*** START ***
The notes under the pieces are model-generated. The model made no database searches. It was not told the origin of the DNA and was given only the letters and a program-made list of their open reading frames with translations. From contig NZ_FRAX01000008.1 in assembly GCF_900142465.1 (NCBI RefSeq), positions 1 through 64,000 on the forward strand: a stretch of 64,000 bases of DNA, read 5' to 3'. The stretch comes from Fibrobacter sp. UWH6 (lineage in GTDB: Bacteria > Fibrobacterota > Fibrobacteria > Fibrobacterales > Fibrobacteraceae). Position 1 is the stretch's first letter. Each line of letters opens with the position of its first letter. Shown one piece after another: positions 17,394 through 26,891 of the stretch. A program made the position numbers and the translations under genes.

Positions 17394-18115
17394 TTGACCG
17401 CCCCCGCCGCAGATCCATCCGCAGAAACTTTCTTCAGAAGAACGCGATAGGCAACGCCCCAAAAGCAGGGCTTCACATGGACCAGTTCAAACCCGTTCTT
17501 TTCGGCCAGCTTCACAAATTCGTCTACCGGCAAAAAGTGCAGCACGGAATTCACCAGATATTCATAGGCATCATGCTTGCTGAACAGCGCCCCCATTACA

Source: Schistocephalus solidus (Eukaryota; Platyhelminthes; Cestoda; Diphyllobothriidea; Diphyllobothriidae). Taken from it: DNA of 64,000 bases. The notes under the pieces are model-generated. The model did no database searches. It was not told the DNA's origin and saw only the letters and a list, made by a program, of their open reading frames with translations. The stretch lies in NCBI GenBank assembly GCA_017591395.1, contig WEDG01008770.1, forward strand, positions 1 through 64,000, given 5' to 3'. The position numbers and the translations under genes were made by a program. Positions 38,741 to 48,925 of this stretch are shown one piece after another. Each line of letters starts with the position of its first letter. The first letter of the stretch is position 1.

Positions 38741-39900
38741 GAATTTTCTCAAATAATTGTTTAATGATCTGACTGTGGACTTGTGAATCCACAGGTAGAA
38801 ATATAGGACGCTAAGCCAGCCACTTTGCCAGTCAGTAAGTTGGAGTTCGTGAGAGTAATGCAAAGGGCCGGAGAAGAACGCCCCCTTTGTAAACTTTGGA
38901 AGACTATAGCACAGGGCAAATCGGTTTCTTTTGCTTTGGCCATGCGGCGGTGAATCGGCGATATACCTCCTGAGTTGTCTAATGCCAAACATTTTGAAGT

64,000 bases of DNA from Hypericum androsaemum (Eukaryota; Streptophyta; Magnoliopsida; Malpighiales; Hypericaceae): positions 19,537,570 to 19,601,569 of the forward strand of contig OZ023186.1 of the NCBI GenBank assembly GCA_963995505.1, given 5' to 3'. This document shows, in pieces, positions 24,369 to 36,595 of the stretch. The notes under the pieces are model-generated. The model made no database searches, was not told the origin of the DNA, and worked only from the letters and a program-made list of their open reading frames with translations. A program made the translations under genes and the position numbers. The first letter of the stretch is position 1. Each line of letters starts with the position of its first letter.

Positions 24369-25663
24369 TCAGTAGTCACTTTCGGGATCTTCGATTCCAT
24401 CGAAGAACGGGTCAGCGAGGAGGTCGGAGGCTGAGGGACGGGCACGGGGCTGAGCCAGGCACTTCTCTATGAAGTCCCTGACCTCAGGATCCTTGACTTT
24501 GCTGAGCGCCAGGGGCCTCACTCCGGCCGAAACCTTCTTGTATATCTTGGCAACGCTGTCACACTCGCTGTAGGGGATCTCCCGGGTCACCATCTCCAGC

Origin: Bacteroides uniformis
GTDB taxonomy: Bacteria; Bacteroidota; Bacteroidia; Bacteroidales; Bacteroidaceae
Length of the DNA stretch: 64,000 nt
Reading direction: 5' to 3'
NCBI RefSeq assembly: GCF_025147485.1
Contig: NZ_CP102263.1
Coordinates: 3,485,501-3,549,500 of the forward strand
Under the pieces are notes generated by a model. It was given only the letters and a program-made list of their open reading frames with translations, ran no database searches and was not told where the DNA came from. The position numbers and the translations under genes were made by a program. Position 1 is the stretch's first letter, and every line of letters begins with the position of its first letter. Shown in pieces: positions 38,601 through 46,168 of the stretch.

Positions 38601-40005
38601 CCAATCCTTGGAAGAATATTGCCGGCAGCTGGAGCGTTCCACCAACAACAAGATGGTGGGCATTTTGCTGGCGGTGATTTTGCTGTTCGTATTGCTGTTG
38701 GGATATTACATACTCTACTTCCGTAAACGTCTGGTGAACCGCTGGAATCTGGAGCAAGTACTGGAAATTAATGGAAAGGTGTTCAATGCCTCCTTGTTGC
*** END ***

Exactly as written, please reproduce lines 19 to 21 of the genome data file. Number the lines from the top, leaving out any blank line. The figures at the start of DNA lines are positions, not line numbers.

Reading direction: 5' to 3'
NCBI RefSeq assembly: GCF_025147485.1
Contig: NZ_CP102263.1